Star Tracks: Monday, May 16, 2016 42 years, 2,191 covers and 55,436 stories from PEOPLE magazine's history for you to enjoy
- She Said Yes! NFL Pro Larry English and WAGS' Nicole Williams Are Engaged
- Read the Cover Story: Brad & Angelina Split After 12 Years: It's Over
- Blac Chyna's Mom Warns Rob Kardashian: 'You're Going to Ruin [Your Relationship]' with Chyna
- Iconic Golfer Arnold Palmer Dies at 87
- Jacqueline Laurita Plans Early Departure from Vermont Trip After Threats from Teresa Giudice's Friend
People Top 5
LAST UPDATE: Tuesday February 10, 2015 01:10PM EST
PEOPLE Top 5 are the most-viewed stories on the site over the past three days, updated every 60 minutes
- February 03, 1986
- Vol. 25
- No. 5
When Steven Spielberg Went in Pursuit of Young Sherlock Holmes, He Nabbed An Unlikely Suspect
Blame it on his upper-crust British accent. Or the way he takes a sip of his room-service tea before announcing, "It's drinkable." But Rowe, with his penetrating, deep blue eyes, seems mature beyond his years. For someone who's achieved a major break so fast, he's remarkably low-key. "Do you find me boring?" he asks, pushing his long, light brown hair out of his face. "I think that we Brits have this rather snooty image. But we are not like that through and through." Looking from his hotel window at the shops along Beverly Hills' Rodeo Drive, Rowe pronounces his own verdict on fake friendliness. "When you go into those stores people say, 'Hi, I'm Pat and I'll be serving you.' Europeans tend to view Americans as a friendly lot. But I just feel they're rather phony. Nice, friendly, but phony all the same."
An only child, Rowe was born in Edinburgh, where his father, Andrew, edited a business journal. His mother, Alison, was a singer with the Edinburgh Choir. "I never really needed anything," Rowe says. "Everything was provided." When Nicholas was 7, his parents separated, he was shipped off to boarding school, and his sugar-glazed world fell apart. "I was really shocked," he recalls. "It seemed to happen so suddenly. It's still a subject I avoid talking about."
Until he moved into his own flat in January, Nicholas shared digs in London with his father, who, like his mother, has remarried. Two years ago Andrew Rowe gave up his job publishing a small London newspaper and ran successfully for Parliament. "I really admire Dad because he's a Tory Wet," Nicholas says. "He's not opposed to Prime Minister Thatcher, but he's not a sycophant to her, either."
As for dating, Rowe says, "I haven't had time to get serious with anyone. I am not, to be perfectly honest, in love. Sometimes I would really love to have somebody to just hold or whatever. I really do have the urge to spend time with someone special." Right now, he says, "Most of my close friends are girls. I don't know why. Girls have a certain kind of sympathy. A sense of understanding that a lot of boys don't."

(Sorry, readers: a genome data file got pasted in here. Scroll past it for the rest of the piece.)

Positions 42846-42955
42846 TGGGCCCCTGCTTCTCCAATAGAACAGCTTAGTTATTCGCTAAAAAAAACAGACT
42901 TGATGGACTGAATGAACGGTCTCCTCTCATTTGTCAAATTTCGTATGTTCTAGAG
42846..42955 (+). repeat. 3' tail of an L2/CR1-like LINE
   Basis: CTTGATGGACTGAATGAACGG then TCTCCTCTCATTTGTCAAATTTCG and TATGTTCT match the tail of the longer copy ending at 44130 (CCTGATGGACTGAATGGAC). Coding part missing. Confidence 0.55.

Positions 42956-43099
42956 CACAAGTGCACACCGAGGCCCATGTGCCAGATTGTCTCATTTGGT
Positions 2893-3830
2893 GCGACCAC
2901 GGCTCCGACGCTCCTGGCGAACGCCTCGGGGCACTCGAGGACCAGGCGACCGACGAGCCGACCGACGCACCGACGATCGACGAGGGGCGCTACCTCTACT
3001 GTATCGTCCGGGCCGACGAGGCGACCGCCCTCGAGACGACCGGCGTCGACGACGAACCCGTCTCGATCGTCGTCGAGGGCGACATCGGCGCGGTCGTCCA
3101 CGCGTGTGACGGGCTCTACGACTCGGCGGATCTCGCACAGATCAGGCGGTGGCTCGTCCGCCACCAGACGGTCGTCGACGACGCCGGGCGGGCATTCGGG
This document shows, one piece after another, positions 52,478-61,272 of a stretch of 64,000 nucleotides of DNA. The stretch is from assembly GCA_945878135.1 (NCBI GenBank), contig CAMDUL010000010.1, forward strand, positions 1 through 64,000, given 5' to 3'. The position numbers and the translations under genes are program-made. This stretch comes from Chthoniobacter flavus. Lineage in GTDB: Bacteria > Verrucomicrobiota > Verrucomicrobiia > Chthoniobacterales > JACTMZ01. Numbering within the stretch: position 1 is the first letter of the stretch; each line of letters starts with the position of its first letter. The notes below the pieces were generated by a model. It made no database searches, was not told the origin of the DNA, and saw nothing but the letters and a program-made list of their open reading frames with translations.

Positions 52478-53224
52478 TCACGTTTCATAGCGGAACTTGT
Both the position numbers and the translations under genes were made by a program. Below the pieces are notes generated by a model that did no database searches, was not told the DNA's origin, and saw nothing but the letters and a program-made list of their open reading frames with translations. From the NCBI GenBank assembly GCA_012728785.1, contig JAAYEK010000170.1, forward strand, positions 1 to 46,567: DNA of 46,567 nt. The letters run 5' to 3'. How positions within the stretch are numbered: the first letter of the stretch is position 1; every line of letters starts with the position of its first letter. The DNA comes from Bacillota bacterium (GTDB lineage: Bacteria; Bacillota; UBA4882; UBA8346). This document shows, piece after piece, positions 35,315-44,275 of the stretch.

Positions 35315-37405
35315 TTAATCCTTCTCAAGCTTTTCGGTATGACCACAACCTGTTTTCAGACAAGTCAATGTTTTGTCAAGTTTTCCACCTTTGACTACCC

Even though he completed prestigious Eton in 1984, Rowe doesn't rub it in. "I'm not one of those good old boys who had great-grandfathers who went to Eton," he says. "It was just my father who went. He put my name on the list when I was born so I'd be assured a place." Although Rowe excelled in languages, studying Spanish and French, he admits, "I was very much at the lower end of the academic scale."
It was Rowe's drama master who told the lad that Hollywood casting agents were coming on campus looking for a "proper young gentleman." Rowe, who had a bit part in the 1983 British film Another Country, tested for the role of young Holmes. "It was the worst experience," he says. "When I went into my dressing room to put on my Holmes outfit, in came this other guy dressed just like me. Real live Hollywood competition!" Reading with Rowe and the other finalist was Alan Cox, then 14, who had already been cast as young Watson, Holmes' pudgy sidekick. "I felt comfortable with Nick, there seemed a chemistry between the two characters," says Cox, who may have helped Rowe get hired. "I told the casting people, 'I like the tall guy with the big nose better,' " he says. Rowe's screen test was then sent to Spielberg. When his agent called in January, Rowe asked, "Did I get the role?" The reply: "Brilliant deduction, young Mr. Holmes."
Young Mr. Rowe's next step will be off the beaten path. "It is socially correct to earn a college degree," he says. "But I would find it emotionally and mentally difficult to spend four years in a tough university. I was accepted at Bristol but am not going to attend. After Eton, most graduates go on to college after a year of traveling. It is a tradition. One I intend to break. Rather, I plan to go on with acting until people don't want me anymore. I'm excited about the challenges that, I hope, lie ahead." Putting all the clues together, Rowe could very well be headed for stardom. Never mind his lanky build and un-movie-star looks. As any Sherlock Holmes fan knows, never, never suspect the obvious.
- Jeff Yarbrough.
September 24, 2016
Treat Yourself! 4 Preview Issues
The most buzzed about stars this minute!